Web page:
Clark and Division opens with an arresting image of its narrator’s birth in the 1920s. Her older sister, 3-year-old Rose, was so eager for the new baby that she wriggled past the midwife trying to aid the breech delivery and, as “the first one to see an actual body part of mine, yanked my slimy foot good and hard.”
Aki Ito, the narrator of Naomi Hirahara’s new historical novel, repays the devotion. The sisters are close to each other throughout their childhood in Tropico, a small town near Los Angeles. Their parents are Issei, immigrants from Japan; their father starts as a farmer and becomes the manager of a produce market in downtown L.A.
Their life is good, although there are shadows. When Aki is in eighth grade, she’s invited to another girl’s birthday party, then disinvited in the middle of it because the hakujin (white) mothers of other girls don’t want her swimming in the pool with them. When Aki comes home in tears, Rose takes her back to the birthday girl’s home and demands (and gets) an apology from the kid’s mother. “Don’t you let them ever think that they are better than you,” Rose tells Aki.
But in 1941, the attack on Pearl Harbor turns their lives upside down. First there are curfews on Japanese-Americans, and they’re required to turn over all radios and guns to the government. White customers stop shopping at the Japanese-owned market where Aki and Rose’s father works.
Then exclusion orders are issued. Japanese families in California must report for transfer to internment camps, bringing only what they can carry.
Aki drops out of college; Rose and their father leave their jobs. Their home and car are confiscated, and in March 1942 they move into one of the 500 newly-built barracks at Manzanar, near Death Valley.
Rose is first in her family to adapt to and play the politics of camp life, and a year later she’s one of the first Nisei (American-born Japanese) deemed “loyal” enough to to leave the camp. They’re not allowed to return to California but are sent to “the Midwest or East, anyplace that needed cheap labor to replace the men who had been sent to fight overseas.” Many young Nisei men enter the military.
Rose sends her family post cards of Chicago landmarks as she settles in the city, finds a job and looks for a place big enough for all of them, handling the paperwork for their transfer.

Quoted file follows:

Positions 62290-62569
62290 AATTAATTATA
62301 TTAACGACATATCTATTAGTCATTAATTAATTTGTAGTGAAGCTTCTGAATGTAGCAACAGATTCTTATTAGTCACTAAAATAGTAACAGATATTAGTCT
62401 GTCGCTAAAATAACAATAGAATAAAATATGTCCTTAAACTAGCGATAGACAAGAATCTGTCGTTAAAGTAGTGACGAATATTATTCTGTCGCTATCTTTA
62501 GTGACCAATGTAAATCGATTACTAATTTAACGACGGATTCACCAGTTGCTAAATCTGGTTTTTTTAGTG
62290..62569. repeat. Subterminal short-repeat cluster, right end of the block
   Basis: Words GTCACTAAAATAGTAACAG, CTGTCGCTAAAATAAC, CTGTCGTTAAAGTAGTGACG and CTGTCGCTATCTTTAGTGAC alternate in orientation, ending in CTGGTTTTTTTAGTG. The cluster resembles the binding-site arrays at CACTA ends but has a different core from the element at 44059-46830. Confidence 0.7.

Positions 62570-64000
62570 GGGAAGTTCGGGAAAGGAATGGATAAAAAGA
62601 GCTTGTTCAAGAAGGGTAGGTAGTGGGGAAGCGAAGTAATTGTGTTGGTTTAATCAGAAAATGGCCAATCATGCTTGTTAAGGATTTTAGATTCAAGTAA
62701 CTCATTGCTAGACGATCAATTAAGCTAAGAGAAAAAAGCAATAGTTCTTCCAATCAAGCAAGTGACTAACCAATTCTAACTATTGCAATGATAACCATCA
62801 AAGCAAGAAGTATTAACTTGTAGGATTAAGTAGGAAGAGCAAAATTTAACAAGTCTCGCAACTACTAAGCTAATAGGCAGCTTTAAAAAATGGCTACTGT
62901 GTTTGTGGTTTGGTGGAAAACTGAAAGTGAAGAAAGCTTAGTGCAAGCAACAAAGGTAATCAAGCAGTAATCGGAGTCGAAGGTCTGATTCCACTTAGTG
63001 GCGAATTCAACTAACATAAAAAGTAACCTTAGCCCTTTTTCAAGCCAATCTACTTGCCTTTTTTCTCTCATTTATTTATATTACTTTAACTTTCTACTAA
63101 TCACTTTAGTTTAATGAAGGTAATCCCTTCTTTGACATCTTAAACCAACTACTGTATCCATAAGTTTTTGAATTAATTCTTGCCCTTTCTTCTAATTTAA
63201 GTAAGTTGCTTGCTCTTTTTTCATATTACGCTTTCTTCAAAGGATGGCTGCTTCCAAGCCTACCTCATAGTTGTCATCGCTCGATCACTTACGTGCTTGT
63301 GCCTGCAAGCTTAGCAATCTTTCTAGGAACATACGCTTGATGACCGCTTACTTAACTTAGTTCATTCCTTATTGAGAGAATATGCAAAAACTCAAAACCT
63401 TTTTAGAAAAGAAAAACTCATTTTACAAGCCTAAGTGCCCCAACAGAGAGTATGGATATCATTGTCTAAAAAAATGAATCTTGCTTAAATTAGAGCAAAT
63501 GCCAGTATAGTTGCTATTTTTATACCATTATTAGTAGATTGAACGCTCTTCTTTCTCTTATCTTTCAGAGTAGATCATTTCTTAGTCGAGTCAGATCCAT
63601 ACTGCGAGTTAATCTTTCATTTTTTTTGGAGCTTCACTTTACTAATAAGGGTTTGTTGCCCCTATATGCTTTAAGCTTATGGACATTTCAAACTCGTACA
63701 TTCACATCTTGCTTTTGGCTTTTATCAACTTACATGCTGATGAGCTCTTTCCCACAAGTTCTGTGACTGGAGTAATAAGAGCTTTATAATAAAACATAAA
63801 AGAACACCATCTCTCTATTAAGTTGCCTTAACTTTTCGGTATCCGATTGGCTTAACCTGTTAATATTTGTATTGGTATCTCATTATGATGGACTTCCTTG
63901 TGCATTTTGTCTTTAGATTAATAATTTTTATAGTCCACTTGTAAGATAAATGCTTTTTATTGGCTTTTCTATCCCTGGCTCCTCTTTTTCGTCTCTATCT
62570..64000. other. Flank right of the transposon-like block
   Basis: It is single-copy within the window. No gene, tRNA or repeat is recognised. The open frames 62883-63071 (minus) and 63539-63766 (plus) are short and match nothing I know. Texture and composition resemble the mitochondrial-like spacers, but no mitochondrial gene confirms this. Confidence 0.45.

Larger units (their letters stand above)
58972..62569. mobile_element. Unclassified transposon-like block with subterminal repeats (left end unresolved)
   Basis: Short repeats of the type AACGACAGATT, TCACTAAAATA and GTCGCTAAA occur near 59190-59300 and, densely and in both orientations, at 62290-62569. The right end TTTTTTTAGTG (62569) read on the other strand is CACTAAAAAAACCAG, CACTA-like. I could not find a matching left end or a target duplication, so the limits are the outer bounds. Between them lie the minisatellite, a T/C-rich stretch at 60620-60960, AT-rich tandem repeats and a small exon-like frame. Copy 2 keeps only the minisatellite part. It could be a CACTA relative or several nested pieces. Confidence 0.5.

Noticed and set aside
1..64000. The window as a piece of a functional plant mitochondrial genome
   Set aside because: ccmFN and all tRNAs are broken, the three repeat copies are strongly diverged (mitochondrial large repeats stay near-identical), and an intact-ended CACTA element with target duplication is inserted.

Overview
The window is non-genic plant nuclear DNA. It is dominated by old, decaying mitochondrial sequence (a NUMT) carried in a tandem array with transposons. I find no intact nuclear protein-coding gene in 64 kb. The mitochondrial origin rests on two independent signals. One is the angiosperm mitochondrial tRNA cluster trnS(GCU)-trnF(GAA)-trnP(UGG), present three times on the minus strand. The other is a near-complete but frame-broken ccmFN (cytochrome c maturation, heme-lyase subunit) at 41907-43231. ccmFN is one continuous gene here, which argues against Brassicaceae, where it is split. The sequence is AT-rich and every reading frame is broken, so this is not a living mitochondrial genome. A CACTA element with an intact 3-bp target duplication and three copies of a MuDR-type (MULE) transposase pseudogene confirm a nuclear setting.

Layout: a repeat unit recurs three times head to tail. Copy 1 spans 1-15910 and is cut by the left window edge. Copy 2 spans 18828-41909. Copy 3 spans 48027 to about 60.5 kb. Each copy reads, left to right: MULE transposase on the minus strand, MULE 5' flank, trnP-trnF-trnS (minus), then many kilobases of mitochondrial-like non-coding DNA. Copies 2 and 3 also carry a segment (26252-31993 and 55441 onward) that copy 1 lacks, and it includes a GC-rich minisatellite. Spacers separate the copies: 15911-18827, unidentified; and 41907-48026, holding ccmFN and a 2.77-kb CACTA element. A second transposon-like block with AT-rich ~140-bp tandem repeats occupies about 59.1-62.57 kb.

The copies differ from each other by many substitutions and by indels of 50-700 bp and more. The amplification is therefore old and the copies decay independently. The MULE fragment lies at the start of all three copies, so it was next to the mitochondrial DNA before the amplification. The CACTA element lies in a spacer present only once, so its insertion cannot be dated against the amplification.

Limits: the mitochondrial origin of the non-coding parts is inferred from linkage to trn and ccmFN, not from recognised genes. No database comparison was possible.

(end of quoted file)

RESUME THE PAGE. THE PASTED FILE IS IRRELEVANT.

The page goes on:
Aki and her parents are thrilled to finally board the train for Chicago. But their joy turns to horror when they’re met at the station not by Rose but by two friends from Manzanar.
Rose is dead, struck by a subway car the night before. Even blinded by grief, Aki cannot accept what the coroner tells her: that her sister’s death was “definitely suicide.” Confident, independent, resilient Rose? Aki can’t imagine it, and her own efforts to make a new life in Chicago are twinned with her drive to find out what happened in the time between Rose’s departure from the camp and her death.
Author Naomi Hirahara has written a couple of series of crime novels. She’s published seven books about California gardener-turned-sleuth Mas Arai, who, like Hirahara’s parents, is a survivor of the bombing of Hiroshima. Two of the books — Snakeskin Shamisen and Hiroshima Boy — won Edgar Awards.
Clark and Division, named for a Chicago intersection in the neighborhood where many Japanese lived, is Hirahara’s first historical novel. It’s rich in well-researched details about everything from clothing styles to resettlement organizations to how ice was delivered for the “iceboxes” that preceded refrigerators.
Aki is an engaging and complex character. Only 20 when she arrives in Chicago, she’s naive in many ways and grappling with all kinds of adaptations — to new living quarters, a new job, new friends and, to her shy surprise, potential suitors.
But she’s fierce in her pursuit of the truth about Rose, discovering that the Japanese community deals not only with prejudice but with predators who take advantage of the role of shame in that culture and of the reluctance of marginalized people to go to the authorities, even when they’re victimized.
Clark and Division is an impressive historical novel, but it’s also sadly timely, as we see the old baseless bigotry awakened again among the fearful and the violent.
Clark and Division
By Naomi Hirahara
Soho Crime, 312 pages, $27.95
Tombolo Books presents Naomi Hirahara in virtual conversation with author Michael Connelly (The Law of Innocence) at 7 p.m. Aug. 17. The event is free, but registration is required to receive a link, tombolobooks.com/events